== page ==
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Scotland selects two dark sky sites

To celebrate the International Year of Astronomy 2009, the world's first Dark Sky Discovery Sites were announced in Scotland.
Provided by the Science and Technology Facilities Council, United Kingdom
Dark Sky Discovery Sites
Students study the stars at Newbattle Abbey College in Dalkeith.
Forestry Commission Scotland
March 26, 2009
The Dark Sky Scotland partnership named the two sites as Newbattle Abbey College in Dalkeith and Highland Council's Glen Nevis Visitor Center grounds, near Fort William. The two sites, which are relatively free of light pollution, tall buildings, and are safe and accessible, were chosen following a winter of community astronomy activities led by the John Muir Trust, the Highland Council Countryside Rangers, and the Forestry Commission Scotland.

"Many of us live in light polluted towns and cities yet in every community there is somewhere that is the best local place to go to look up and discover the stars," said Dan Hiller from the Royal Observatory Edinburgh Visitor Center. "From these places, which might be a park or playing field, you can see planets, hundreds of stars, space satellites, and other wonders of the night sky. The organizations that have identified these first two Dark Sky Discovery Sites have taken a world leading role in helping people to discover the universe that is on their doorsteps."

The announcement of the sites took place March 25 at Newbattle Abbey College, Scotland's only adult education residential college.

"Woodlands are a fantastic place to view the stars," said Jeremy Thompson of Forestry Commission Scotland, which works closely with Newbattle Abbey College. "Not only do you get a still silence, but it adds a natural feel to the whole experience of stargazing."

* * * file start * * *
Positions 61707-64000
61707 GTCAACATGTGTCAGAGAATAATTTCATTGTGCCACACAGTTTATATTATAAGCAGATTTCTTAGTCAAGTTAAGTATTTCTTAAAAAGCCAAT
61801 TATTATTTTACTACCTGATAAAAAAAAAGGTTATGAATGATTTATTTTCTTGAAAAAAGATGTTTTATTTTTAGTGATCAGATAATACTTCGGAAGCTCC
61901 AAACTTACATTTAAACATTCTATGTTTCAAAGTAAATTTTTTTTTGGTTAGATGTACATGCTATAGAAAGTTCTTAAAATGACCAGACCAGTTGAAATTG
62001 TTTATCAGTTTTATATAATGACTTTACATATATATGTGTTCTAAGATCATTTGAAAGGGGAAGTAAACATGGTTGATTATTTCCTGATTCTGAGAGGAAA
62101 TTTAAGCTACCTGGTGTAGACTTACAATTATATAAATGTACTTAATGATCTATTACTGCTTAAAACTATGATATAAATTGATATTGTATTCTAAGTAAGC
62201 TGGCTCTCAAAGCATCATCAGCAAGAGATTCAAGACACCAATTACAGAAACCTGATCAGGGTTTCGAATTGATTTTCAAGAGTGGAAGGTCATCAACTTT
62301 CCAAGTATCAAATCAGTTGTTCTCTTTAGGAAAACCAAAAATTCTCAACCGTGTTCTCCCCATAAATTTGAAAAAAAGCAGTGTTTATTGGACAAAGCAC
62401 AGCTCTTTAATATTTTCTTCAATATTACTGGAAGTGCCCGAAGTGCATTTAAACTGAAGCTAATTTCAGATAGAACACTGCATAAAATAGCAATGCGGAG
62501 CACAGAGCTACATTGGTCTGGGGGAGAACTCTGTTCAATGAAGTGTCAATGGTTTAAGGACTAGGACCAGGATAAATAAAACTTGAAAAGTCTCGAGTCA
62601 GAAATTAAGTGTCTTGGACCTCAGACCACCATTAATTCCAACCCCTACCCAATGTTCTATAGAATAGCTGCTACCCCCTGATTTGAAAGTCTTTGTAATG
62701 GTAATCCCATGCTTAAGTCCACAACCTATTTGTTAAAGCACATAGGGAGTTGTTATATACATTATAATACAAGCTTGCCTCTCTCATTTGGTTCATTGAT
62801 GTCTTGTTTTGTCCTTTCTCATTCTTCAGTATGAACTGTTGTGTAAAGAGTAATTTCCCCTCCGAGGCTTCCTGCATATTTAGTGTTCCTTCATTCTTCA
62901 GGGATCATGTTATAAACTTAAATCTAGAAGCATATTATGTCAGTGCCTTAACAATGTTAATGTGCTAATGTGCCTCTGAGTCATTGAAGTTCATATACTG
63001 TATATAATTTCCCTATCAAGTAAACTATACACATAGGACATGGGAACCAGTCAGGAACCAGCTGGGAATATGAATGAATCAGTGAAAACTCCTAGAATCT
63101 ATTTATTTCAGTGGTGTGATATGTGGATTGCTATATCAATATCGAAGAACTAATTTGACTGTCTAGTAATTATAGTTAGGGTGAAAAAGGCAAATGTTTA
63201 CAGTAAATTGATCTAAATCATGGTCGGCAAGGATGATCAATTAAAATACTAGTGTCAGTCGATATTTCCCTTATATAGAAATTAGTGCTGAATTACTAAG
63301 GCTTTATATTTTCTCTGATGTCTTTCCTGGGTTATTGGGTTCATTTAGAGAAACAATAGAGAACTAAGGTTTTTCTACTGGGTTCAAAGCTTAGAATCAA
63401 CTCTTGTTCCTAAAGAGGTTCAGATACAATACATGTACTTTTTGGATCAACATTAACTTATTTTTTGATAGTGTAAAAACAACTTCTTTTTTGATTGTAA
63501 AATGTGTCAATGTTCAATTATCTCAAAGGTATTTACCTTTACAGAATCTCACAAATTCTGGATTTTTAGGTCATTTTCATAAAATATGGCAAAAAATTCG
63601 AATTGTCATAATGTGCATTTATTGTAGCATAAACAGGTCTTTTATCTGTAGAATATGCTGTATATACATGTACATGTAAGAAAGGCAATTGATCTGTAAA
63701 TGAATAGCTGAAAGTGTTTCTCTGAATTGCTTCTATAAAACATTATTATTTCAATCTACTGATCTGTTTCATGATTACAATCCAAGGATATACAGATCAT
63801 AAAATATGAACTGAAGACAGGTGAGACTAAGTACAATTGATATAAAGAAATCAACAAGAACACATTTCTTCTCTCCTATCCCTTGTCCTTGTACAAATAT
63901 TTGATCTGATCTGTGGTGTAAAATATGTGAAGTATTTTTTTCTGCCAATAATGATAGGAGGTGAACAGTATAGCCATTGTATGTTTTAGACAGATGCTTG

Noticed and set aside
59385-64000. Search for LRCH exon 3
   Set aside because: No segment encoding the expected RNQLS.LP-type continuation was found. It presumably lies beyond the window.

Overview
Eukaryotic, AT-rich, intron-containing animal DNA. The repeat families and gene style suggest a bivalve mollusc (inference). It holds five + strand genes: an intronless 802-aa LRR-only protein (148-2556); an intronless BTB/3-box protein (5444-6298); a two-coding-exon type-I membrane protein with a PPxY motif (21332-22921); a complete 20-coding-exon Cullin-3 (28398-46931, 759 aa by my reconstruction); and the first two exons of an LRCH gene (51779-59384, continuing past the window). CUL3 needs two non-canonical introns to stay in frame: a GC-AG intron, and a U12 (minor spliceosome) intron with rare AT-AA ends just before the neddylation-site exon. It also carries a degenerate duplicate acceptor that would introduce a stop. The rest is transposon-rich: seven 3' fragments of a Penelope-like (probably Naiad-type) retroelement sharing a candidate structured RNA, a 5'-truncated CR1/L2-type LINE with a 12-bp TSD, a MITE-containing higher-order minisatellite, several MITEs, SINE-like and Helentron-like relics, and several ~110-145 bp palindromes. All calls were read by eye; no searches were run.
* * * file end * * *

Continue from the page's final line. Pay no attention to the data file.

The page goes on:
"There are wonderful opportunities in the Highlands to view and experience the fascination of planets and space," said Iain Ross of The Highland Council's Planning, Environment, and Development Committee. "Glen Nevis is an accessible location which offers a site free of light pollution and one where people can enjoy a range of community activities."

"Many people visit Glen Nevis from developed areas with lots of light pollution and are often amazed to see shooting stars, the Milky Way, and entire constellations at night in Scotland's wilder places," said Alison Austin, Nevis conservation officer for the John Muir Trust. "It is great that Dark Skies Discovery Sites can highlight places like this and help people discover the night sky."

"This might seem to be an odd thing for Scottish Natural Heritage, along with the Scottish government, to fund, but it isn't," said Catriona Morrison, communities and green spaces officer for SNH. This project will also help to raise awareness of the importance of places where people can appreciate the night sky."

More Dark Sky Discovery Sites will be identified during 2009 by organizations involved in the Dark Sky Scotland program and similar Dark Sky programs in other parts of the United Kingdom and Ireland. A similar initiative is being set up in the United States.
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